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How should I punctuate the following sentece with the given logical structure when I want to use conjuction "if" only one time and a conjuction "and" to seperate the conditions?

Logical structure: [Statement] is true if [Condition #1] and [Condition #2] is true.

"This method is implemented if it's impossible to verify the results of the process, and the shorcomings may not be revealed until the product is used."

Should a comma be between "process" & "and"?

And what if I use a conjuction "or" (with OR logical relation) instead of "and"? How would the presence or lack of a comma would affect the sentence grammarly and logically?

"This method is implemented if it's impossible to verify the results of the process, or the shorcomings may not be revealed until the product is used."

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"This method is implemented if it's impossible to verify the results of the process , and the shortcomings may not be revealed until the product is used."

For clarity, an easier-to-read version would be:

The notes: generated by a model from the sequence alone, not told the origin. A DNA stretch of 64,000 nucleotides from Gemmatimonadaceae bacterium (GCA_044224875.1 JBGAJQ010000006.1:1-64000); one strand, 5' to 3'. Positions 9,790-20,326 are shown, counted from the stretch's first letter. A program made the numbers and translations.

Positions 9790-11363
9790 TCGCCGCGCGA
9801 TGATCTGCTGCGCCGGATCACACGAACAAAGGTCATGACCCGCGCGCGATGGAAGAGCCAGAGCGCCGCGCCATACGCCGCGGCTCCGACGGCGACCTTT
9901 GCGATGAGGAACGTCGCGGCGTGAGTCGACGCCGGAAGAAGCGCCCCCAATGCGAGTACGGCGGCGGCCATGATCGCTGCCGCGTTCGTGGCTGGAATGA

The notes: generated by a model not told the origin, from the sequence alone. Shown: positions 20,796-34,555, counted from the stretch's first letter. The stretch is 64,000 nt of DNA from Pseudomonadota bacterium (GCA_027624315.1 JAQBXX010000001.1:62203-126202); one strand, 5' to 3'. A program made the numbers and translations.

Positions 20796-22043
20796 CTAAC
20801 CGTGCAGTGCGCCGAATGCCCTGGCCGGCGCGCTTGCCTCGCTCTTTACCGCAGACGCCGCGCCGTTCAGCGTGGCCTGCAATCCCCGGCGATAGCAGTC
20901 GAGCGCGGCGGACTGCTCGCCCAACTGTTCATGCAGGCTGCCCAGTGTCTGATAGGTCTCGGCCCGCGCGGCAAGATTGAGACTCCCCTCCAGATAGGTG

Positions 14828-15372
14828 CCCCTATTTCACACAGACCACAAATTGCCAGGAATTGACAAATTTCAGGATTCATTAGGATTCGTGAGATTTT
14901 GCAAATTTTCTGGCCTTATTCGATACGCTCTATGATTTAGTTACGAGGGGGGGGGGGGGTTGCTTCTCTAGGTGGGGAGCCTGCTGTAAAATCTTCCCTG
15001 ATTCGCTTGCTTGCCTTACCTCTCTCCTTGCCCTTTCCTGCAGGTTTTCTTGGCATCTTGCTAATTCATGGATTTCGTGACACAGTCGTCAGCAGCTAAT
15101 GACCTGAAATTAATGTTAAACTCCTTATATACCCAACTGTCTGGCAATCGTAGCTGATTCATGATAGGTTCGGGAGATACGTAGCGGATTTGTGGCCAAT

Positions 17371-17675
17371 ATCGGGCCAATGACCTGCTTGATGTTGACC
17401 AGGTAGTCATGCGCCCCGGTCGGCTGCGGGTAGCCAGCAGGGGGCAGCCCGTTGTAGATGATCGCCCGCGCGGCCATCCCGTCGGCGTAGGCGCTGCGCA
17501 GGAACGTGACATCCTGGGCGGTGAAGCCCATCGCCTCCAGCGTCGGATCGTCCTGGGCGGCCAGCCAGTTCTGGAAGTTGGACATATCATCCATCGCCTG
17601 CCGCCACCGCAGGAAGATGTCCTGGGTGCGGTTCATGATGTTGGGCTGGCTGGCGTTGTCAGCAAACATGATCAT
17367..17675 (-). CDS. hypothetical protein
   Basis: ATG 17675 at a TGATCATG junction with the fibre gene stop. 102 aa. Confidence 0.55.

"This method is implemented [or used] if verification of process results is impossible and if shortcomings are not revealed until the product is used."

It's best to use subject-verb-predicate in English. In my version, this structure is used even after the If clause with a compound phrases. I suggest two IFs to make sure it is read as two conditions and not a "compound" condition.

This X is Y if A is B or if C is D.

This X is Y if A is B and if C is D.

This X is Y if A is B and C is D.

Conclusion: There is no comma in these sentences.

  • You know what is very distressing? To answer a question, then have the OP repeat his/her same question again. – Lambie Sep 4 '18 at 12:49
  • No comma. How many times do you want me to repeat it? – Lambie Sep 4 '18 at 13:19

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